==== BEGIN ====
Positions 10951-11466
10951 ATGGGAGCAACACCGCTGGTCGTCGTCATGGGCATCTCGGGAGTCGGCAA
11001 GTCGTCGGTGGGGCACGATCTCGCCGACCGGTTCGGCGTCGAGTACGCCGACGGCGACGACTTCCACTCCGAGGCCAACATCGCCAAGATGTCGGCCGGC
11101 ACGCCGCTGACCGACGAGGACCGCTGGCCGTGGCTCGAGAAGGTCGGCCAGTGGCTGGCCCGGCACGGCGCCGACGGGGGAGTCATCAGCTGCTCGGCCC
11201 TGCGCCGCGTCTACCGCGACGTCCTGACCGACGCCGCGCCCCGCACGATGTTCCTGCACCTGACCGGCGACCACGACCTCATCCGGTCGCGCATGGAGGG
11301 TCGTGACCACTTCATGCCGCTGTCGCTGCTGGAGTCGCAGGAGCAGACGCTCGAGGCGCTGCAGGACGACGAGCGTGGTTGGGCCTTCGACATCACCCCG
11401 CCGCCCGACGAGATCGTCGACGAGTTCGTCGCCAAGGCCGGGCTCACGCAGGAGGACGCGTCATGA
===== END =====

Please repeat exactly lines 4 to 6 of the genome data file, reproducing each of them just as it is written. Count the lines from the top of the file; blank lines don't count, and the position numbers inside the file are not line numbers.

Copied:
11101 ACGCCGCTGACCGACGAGGACCGCTGGCCGTGGCTCGAGAAGGTCGGCCAGTGGCTGGCCCGGCACGGCGCCGACGGGGGAGTCATCAGCTGCTCGGCCC
11201 TGCGCCGCGTCTACCGCGACGTCCTGACCGACGCCGCGCCCCGCACGATGTTCCTGCACCTGACCGGCGACCACGACCTCATCCGGTCGCGCATGGAGGG
11301 TCGTGACCACTTCATGCCGCTGTCGCTGCTGGAGTCGCAGGAGCAGACGCTCGAGGCGCTGCAGGACGACGAGCGTGGTTGGGCCTTCGACATCACCCCG